History of the Dachshund Breed
The name Dachshund is derived from two German words: dachs, meaning badger, and hund, meaning hound. It was in the 16 th century that evidence of this small dog was found in reference to a “low, crooked-legged” dog which was called a “little burrow dog” or a “badger dog.” This breed was known for its hunting abilities, including its tendency to follow its prey into the burrow, then pull it out and kill it. The Dachshund comes in two sizes and three different coats. The original dog featured a smooth coat, and it is believed that it originated from a cross of a miniature French pointer and a pinscher. Others claim that is was developed from the St. Hubert hound in the 1700s. It is believed that the smooth-coated variety was crossed with other breeds, such as the German Stoberhund and spaniels, to create the long-haired Dachshund. Evidence of the wire-haired Dachshund is found as early as the late 1700s, but this variety wasn’t truly bred to create the modern version until the end of the 19 th century. This was done by crossing the smooth coat Dachshund with the Dandie Dinmont terrier and the German wirehaired pinscher. Each variety of the Dachshund was bred to hunt, but under different conditions. This breed proved to be a tough, strong dog that was able to hunt small mammals including badgers, rabbits, and fox. Miniature smooth-coated Dachshunds were eventually specifically bred by crossing the breed with toy terriers or pinschers. The long-haired variety was crossed with the papillon, and the wire-haired type resulted from a cross with the miniature schnauzer. The Dachshund is a popular family pet in America .
Size and Appearance of the Dachshund Breed
With an elongated and muscular body, the Dachshund is a short-legged breed that comes in two sizes (miniature and standard) and three coat varieties (smooth or short-haired, wire-haired, and long-haired). The tapered head features medium, almond-shaped eyes that offer a pleasant, energetic expression. The long ears have rounded tips, frame the face, and are set near the top of the head. The muzzle is finely-formed and slightly arched, featuring a black nose with well open nostrils. The teeth meet in a scissors bite. The neck is long and muscular, slightly arched, and flows smoothly into the shoulders. The trunk is long and muscular. The short front legs are very strong and well muscled. The front feet are compact with well arched toes, thick nails, and tough pads. The thighs are powerful and strong, and the back legs are parallel. The back feet are smaller than the front. The straight tail is set in continuation with the back. The gait of the Dachshund is described as smooth and fluid. The coat of the s mooth or short-haired Dachshund is short and shiny. The coat of the wire-haired Dachshund features a thick, rough outer coat and a softer, shorter undercoat. The coat of the long-haired Dachshund is usually slightly wavy and longer at the neck and the chest. The breed can come in all colors except white.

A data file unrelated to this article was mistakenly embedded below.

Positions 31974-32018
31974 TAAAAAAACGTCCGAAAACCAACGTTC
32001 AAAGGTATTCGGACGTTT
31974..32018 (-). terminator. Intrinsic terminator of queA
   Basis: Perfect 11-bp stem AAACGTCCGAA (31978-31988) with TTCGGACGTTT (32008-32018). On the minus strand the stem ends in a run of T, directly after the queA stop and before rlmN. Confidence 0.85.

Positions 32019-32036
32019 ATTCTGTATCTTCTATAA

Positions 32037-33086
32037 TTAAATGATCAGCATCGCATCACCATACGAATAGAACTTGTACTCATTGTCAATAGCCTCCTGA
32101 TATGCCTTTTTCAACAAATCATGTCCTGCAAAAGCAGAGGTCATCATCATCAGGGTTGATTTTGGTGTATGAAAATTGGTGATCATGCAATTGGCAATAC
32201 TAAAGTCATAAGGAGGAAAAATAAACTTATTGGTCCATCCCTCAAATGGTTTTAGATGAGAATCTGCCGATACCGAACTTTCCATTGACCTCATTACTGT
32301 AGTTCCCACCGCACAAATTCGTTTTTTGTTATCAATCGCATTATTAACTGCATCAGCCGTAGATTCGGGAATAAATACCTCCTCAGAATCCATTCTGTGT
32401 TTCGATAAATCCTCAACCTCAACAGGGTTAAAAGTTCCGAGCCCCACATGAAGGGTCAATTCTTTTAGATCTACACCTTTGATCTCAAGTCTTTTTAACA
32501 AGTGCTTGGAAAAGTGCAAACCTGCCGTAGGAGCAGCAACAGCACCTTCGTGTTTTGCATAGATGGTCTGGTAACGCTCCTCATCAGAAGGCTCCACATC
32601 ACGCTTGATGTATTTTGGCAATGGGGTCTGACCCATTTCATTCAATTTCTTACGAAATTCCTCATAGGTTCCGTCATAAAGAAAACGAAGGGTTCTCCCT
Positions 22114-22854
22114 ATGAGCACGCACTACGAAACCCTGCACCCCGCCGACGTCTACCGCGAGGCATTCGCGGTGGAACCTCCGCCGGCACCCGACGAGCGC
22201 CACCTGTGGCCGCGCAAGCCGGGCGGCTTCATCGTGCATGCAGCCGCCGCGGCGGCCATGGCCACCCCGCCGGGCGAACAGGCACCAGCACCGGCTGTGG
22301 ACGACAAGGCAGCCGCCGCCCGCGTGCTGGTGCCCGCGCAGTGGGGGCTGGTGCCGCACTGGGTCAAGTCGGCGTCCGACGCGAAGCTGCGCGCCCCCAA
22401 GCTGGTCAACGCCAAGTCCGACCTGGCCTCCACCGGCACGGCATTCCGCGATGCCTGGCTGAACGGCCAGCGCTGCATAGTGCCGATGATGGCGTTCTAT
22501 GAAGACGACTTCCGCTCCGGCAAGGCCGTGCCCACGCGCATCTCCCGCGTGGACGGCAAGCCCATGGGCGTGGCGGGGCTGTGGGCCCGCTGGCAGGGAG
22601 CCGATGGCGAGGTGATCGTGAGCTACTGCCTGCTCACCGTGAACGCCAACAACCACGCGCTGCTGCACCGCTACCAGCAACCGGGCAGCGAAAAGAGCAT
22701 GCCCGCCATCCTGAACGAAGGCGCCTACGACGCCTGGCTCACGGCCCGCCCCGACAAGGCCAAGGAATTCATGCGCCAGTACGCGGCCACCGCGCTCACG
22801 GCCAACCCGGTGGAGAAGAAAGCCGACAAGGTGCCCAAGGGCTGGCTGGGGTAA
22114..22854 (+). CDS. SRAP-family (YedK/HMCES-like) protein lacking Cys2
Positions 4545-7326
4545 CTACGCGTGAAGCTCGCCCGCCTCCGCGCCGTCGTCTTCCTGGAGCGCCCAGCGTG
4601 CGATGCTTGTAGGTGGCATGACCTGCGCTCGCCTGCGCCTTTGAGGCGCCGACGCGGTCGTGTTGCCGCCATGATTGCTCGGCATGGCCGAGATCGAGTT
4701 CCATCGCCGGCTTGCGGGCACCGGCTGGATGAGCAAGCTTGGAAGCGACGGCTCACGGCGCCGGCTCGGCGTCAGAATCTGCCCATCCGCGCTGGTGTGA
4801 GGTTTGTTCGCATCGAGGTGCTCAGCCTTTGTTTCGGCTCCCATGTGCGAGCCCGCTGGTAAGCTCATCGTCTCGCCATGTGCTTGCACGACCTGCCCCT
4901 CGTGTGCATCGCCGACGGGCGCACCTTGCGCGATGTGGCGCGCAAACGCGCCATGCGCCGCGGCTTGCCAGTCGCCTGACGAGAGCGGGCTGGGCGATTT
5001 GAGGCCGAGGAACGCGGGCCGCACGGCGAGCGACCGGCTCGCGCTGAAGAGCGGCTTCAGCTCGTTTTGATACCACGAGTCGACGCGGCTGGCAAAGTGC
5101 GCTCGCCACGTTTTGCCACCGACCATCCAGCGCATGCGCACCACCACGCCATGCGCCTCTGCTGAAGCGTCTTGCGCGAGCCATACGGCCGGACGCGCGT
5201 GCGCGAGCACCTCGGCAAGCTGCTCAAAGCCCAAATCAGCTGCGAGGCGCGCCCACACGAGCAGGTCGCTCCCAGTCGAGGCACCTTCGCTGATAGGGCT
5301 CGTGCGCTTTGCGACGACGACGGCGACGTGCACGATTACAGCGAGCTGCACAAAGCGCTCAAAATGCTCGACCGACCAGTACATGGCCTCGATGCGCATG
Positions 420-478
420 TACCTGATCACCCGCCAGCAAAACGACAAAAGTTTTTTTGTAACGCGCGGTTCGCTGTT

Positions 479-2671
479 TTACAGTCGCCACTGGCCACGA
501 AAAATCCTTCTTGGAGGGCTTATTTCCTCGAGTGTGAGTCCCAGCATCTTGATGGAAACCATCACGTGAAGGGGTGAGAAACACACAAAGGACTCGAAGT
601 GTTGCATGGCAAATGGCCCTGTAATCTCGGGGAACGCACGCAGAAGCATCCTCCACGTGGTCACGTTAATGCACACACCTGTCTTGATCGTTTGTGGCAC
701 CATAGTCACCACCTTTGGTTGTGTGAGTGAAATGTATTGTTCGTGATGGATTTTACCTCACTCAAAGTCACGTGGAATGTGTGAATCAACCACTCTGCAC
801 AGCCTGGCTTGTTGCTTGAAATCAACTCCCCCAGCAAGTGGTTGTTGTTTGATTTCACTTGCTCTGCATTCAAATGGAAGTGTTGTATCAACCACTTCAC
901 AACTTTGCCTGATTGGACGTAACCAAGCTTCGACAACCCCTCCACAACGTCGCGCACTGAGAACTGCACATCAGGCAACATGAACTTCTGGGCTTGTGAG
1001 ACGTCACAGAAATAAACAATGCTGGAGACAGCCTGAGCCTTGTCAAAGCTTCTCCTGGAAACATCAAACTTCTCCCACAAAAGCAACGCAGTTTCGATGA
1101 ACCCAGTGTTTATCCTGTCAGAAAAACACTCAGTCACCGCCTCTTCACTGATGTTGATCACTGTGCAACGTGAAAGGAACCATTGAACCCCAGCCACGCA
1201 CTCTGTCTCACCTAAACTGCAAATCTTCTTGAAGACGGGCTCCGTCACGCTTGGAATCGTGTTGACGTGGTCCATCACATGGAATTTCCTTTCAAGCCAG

Adventurous, bold, and curious, the Dachshund enjoys hunting and digging. While it is an independent breed, this dog will also join in on family activities. It is usually good with children in its own family, but care should be taken as some may snap at strange children. It normally gets along well with other pets, but they must be socialized at an early age in order to live with cats. This breed can become jealous and irritable, and they can be quick to bite. The Dachshund is generally reserved around strangers, and some tend to bark. It is said that the longhaired variety is quieter, while the wire coat variety may be more outgoing. Some believe that Miniature Dachshunds are more prone to timidity.
Dachshund Recommended Maintenance
The type and frequency of grooming the Dachshund is dependent upon the coat. A smooth coat is easy to care for and only needs to be brushed occasionally to remove dead hairs. The long coat needs to be brushed or combed one or two times a week and trimmed as needed. The wire coat needs to be brushed or combed once a week and stray hairs should be trimmed as needed. Stripping is recommended twice a year to remove dead hair. This breed is considered to be an average shedder. It should be bathed or dry shampooed only when necessary. Be sure to pay attention to the ears; clean them regularly to prevent mites as well as fungus or bacteria growth. While this breed is quite active, walks on a leash and game playing can easily meet its exercise requirements. The Dachshund is good for apartment dwelling, as they are active indoors, and they do not require a yard. This breed should be discouraged from jumping to help prevent possible spinal damage.
Life span: 12 – 14 years
Major concerns: intervertebral disc disease
Minor concerns: KCS
Occasionally seen: diabetes, epilepsy, patellar luxation, deafness, gastric torsion
Suggested tests: (eye)
Note: Obesity is a major problem for the dachshund. Many dachshunds tend to be overweight, which in turn predisposes them to
intervertebral disc disease.